Hávamál (English: // HAW-və-mawl; "sayings of the high one" and possibly "sayings of the one-eyed"; 13th century Old Norse pronunciation: [ˈhɒːβaˌmɒːl], Icelandic pronunciation: [ˈhauvaˌmaul̥]) is presented as a single poem in the Codex Regius, a collection of Old Norse poems from the Viking age. The poem, itself a combination of different poems, is largely gnomic, presenting advice for living, proper conduct and wisdom. It is our most important source on Old Norse philosophy.
For the most part composed in the metre Ljóðaháttr, a metre associated with wisdom verse, Hávamál is both practical and philosophical in content. Following the gnomic "Hávamál proper" comes the Rúnatal, an account of how Odin won the runes, and the Ljóðatal, a list of magic chants or spells.
The name Hávamál is generally taken to mean "sayings of the high one", where háva is the weak masculine genitive singular of hár "high". However, it may also have been understood to mean "sayings of the one-eyed", another reference to Odin, based on the reconstructed Proto-Germanic form *haiha "one-eyed", cognate with Gothic haihs "one-eyed" and Latin caecus "blind". One of Odin's many names is Hárr, which may mean "hoary one" but may also represent a contraction of *Haiha-haiR "the one-eyed hero". Although we would not expect this word to have the weak masculine genitive singular form háva, Jackson Crawford suggests that it may have been influenced by the forms of hár as both words were homophones in the nominative singular.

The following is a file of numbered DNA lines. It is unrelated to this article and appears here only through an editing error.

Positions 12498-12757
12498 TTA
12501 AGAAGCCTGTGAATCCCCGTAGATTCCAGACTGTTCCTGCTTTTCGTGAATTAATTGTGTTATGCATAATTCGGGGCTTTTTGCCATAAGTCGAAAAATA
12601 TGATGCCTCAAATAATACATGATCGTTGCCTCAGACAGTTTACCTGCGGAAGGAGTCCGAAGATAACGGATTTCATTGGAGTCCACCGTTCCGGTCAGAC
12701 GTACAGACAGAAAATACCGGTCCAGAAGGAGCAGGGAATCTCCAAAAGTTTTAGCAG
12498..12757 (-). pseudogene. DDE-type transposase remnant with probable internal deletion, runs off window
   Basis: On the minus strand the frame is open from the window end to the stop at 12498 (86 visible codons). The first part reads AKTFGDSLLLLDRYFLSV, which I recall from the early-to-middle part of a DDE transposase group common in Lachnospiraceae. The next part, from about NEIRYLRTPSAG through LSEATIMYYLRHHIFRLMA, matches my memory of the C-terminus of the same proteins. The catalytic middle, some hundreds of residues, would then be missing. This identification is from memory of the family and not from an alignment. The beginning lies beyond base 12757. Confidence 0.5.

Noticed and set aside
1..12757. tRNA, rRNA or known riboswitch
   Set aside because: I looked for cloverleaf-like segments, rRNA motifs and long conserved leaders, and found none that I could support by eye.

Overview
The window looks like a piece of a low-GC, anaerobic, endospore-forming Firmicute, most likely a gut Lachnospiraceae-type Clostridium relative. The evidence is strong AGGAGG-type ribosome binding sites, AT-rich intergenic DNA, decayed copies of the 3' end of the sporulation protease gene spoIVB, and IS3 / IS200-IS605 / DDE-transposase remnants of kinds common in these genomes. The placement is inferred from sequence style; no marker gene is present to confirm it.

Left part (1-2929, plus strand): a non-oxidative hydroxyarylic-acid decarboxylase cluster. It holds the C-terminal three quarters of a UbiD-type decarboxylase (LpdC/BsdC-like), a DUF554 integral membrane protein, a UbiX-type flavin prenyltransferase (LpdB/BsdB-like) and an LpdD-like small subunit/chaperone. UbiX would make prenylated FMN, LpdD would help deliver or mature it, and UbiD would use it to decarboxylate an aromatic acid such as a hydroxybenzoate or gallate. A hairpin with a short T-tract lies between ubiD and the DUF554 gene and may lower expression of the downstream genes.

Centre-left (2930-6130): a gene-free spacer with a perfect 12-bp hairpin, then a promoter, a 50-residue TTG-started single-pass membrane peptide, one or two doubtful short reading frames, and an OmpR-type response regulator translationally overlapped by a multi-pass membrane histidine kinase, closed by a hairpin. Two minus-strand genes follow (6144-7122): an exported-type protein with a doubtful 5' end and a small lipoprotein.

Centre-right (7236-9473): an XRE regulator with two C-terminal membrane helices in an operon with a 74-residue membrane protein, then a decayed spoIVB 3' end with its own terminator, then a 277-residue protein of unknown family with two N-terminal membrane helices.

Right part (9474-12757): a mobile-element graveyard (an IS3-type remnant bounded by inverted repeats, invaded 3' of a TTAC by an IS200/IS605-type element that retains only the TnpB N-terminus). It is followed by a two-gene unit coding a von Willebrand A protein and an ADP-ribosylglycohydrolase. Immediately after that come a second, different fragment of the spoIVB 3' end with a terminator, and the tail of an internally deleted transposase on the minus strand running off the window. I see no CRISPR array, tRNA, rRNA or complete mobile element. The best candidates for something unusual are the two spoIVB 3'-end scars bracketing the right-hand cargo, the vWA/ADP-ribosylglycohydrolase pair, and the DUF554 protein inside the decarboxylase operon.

The only surviving source for Hávamál is the 13th century Codex Regius. The part dealing with ethical conduct (the Gestaþáttr) was traditionally identified as the oldest portion of the poem by scholarship in the 19th and early 20th century. Bellows (1936) identifies as the core of the poem a "collection of proverbs and wise counsels" which dates to "a very early time", but which, by the nature of oral tradition, never had a fixed form or extent. Von See (1981) identifies direct influence of the Disticha Catonis on the Gestaþáttr, suggesting that also this part is a product of the high medieval period and casting doubt on the "unadulterated Germanic character" of the poem claimed by earlier commentators.
To the gnomic core of the poem, other fragments and poems dealing with wisdom and proverbs accreted over time. A discussion of authorship or date for the individual parts would be futile, since almost every line or stanza could have been added, altered or removed at will at any time before the poem was written down in the 13th century. Individual verses or stanzas nevertheless certainly date to as early as the 10th, or even the 9th century. Thus, the line deyr fé, deyja frændr ("cattle die, kinsmen die") found in verses 76 and 77 of the Gestaþáttr can be shown to date to the 10th century, as it also occurs in the Hákonarmál by Eyvindr skáldaspillir.